ZK

Validating Your Online Form When User Clicks Submit with ZK Framework

Posted by admin on August 19, 2014  /   Posted in Business, Online Platform, Web Development, ZK

So you’re using ZK Framework to build your online forms, and your forms have fields which needs validations. You have a “Submit” button which your user will click when they’re done filling out the form. You’re using the MVVM paradigm with the data binding. You tried adding constraints to the fields, but you want the validations to happen only when your users click the “Submit” button. We have discovered this little trick that might help you.

Most likely, you are using the @bind(…) method to bind your form fields to the View Model attribute, e.g:

<textbox value="@bind(vm.someAttribute)" constraint="no empty" .../>

We noticed that when we used @bind() in conjunction with a constraint on the field, the validation was triggered immediately, for example, when the cursor left the corresponding input field. Depending on your requirement, this might be acceptable, but in one of the project that we have with our client, we went the extra mile for our client and opted for a cleaner solution, which is to trigger the validation only when the user clicks the “Submit” button.

The answer is to break the @bind() into @load() and @save(), and make sure the @save() is called before the command which handles the “Submit” button, i.e:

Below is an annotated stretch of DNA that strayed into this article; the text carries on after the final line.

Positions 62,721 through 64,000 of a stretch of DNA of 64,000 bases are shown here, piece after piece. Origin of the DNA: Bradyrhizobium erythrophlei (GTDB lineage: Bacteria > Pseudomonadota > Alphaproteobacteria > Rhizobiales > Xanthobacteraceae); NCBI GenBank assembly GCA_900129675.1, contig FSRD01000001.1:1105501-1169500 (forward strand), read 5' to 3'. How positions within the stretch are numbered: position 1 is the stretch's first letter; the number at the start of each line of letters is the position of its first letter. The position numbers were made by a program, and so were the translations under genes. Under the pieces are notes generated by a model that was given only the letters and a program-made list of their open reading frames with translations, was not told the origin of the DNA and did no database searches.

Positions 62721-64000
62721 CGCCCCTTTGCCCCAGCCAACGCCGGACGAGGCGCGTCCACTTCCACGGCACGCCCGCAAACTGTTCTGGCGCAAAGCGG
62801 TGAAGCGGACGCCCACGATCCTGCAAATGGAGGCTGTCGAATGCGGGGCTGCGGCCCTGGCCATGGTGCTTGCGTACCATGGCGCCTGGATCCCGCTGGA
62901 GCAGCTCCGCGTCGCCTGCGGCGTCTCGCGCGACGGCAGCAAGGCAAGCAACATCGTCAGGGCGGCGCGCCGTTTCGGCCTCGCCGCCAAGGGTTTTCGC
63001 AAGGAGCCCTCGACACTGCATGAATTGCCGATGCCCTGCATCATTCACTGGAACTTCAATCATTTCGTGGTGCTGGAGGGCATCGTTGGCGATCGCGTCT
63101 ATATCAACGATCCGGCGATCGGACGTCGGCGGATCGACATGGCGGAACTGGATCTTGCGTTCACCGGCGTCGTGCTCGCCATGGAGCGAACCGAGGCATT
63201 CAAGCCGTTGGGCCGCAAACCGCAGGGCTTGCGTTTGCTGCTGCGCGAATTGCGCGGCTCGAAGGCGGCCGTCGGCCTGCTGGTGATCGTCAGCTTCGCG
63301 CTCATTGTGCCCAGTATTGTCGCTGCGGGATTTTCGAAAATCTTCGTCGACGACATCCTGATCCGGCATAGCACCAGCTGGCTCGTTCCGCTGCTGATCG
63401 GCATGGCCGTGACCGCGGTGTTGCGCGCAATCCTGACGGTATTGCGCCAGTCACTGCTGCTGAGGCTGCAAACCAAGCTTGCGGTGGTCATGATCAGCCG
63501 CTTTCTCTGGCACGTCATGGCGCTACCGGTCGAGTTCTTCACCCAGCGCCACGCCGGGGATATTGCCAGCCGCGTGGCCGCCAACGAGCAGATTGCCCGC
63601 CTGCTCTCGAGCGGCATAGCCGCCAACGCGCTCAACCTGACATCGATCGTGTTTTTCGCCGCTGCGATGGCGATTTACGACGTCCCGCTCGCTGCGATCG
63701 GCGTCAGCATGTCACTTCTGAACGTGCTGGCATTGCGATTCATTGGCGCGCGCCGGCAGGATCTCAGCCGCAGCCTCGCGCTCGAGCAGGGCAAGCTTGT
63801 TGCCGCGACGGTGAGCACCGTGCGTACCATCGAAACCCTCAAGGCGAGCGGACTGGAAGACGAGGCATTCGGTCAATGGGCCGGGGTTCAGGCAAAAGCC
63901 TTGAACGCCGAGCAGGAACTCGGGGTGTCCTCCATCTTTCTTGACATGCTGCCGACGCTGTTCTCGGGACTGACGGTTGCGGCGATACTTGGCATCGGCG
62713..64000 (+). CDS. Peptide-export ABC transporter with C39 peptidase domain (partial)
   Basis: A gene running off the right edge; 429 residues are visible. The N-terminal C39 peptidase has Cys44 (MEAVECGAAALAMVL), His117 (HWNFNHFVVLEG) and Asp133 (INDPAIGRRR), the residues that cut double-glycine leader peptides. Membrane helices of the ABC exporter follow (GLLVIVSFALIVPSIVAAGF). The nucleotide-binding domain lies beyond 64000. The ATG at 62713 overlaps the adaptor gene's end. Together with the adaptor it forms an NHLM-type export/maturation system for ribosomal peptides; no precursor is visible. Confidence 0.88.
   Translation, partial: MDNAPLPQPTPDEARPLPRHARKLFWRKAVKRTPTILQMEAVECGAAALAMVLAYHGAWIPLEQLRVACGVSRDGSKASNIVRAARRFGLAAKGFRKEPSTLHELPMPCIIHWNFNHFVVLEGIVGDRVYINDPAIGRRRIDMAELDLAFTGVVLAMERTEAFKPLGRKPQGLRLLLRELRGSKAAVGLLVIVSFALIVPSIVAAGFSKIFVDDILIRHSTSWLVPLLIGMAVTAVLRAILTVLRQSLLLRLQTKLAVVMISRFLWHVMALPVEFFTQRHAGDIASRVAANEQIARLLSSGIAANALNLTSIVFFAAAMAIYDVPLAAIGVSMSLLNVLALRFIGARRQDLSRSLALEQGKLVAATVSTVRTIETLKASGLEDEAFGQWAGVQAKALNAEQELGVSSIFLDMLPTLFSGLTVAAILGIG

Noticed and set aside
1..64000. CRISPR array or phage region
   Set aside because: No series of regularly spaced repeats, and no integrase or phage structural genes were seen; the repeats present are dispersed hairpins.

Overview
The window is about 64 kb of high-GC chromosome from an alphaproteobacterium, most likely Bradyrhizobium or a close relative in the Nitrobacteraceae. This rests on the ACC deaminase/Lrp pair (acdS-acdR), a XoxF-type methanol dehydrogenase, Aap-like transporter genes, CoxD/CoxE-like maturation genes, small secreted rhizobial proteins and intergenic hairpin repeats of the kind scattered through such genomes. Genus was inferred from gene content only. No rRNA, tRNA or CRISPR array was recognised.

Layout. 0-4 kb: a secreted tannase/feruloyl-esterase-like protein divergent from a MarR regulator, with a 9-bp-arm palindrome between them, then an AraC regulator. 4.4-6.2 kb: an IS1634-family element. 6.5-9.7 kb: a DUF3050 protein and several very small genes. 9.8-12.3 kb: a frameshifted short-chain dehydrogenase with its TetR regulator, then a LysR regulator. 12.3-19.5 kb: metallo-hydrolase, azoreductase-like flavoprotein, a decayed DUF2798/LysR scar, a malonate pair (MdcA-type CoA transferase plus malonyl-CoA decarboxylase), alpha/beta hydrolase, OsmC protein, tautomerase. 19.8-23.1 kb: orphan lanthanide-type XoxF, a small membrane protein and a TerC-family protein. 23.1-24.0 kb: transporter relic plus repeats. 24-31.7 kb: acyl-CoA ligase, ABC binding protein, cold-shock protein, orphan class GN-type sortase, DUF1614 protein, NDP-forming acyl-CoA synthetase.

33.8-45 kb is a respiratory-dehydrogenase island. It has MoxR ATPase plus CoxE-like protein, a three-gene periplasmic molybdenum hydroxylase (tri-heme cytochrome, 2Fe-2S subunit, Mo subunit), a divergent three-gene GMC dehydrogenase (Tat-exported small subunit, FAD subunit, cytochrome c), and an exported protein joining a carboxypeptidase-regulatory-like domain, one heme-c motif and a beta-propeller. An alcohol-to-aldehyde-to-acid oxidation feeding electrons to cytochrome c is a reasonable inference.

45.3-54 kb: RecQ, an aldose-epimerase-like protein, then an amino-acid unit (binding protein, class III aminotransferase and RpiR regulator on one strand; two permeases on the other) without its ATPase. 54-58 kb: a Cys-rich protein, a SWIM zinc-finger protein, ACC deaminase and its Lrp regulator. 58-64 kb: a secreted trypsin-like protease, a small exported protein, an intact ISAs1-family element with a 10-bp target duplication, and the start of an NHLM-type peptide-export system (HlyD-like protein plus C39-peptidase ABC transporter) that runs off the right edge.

<textbox 
     value="@load(vm.someAttribute) @save(vm.someAttribute, before='save')" 
     constraint="no empty" .../>

<button label="Submit" onClick="@command('save')"/>

Note that the @save() expression has before=’save’, which matches the name of the ‘save’ @command() handler. This way, the validation is invoked just before the ‘save’ command, and the invalid input pop message is only shown at that time.

That’s it for now. We hope this tip helps someone out there with the same situation.

A little bit about us, NextCoder is a team of data analysts, software architects, and developers.  Using our up-to-date skills and experience, we help businesses make profitable decisions while increasing their capacity to grow. We combine Business Intelligence methodology with our vast software development experience to provide effective and unique solutions for our clients. Some of our products includes:

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ZK + TimelineJS + JQuery = Visualizing Business Data Along The Time Dimension : Part Two

Posted by admin on August 13, 2013  /   Posted in BI and Custom Development, Business, Web Development, ZK

by Cancan Gunadi

In our previous blog, Visualizing Business Data Along The Time Dimension, we have shown one of the ways to visualize business data along the time dimension in a meaningful and engaging way.

In this blog, we’ll show you the technical detail behind the implementation. We used TimelineJS, an interactive web-based timeline tool, and integrated it into the system that we’re building for our client. The system itself is built using ZK Framework.

First, in case you haven’t already, you can visit the actual Live Demo of this timeline on our server here (log on using the provided credential).

We assume some familiarities with the ZK Framework and TimelineJS libraries. We recommend you to visit their respective documentations.

Detail

The timeline area is contained inside a ZK iframe tag inside one of the ZK .zul file as such: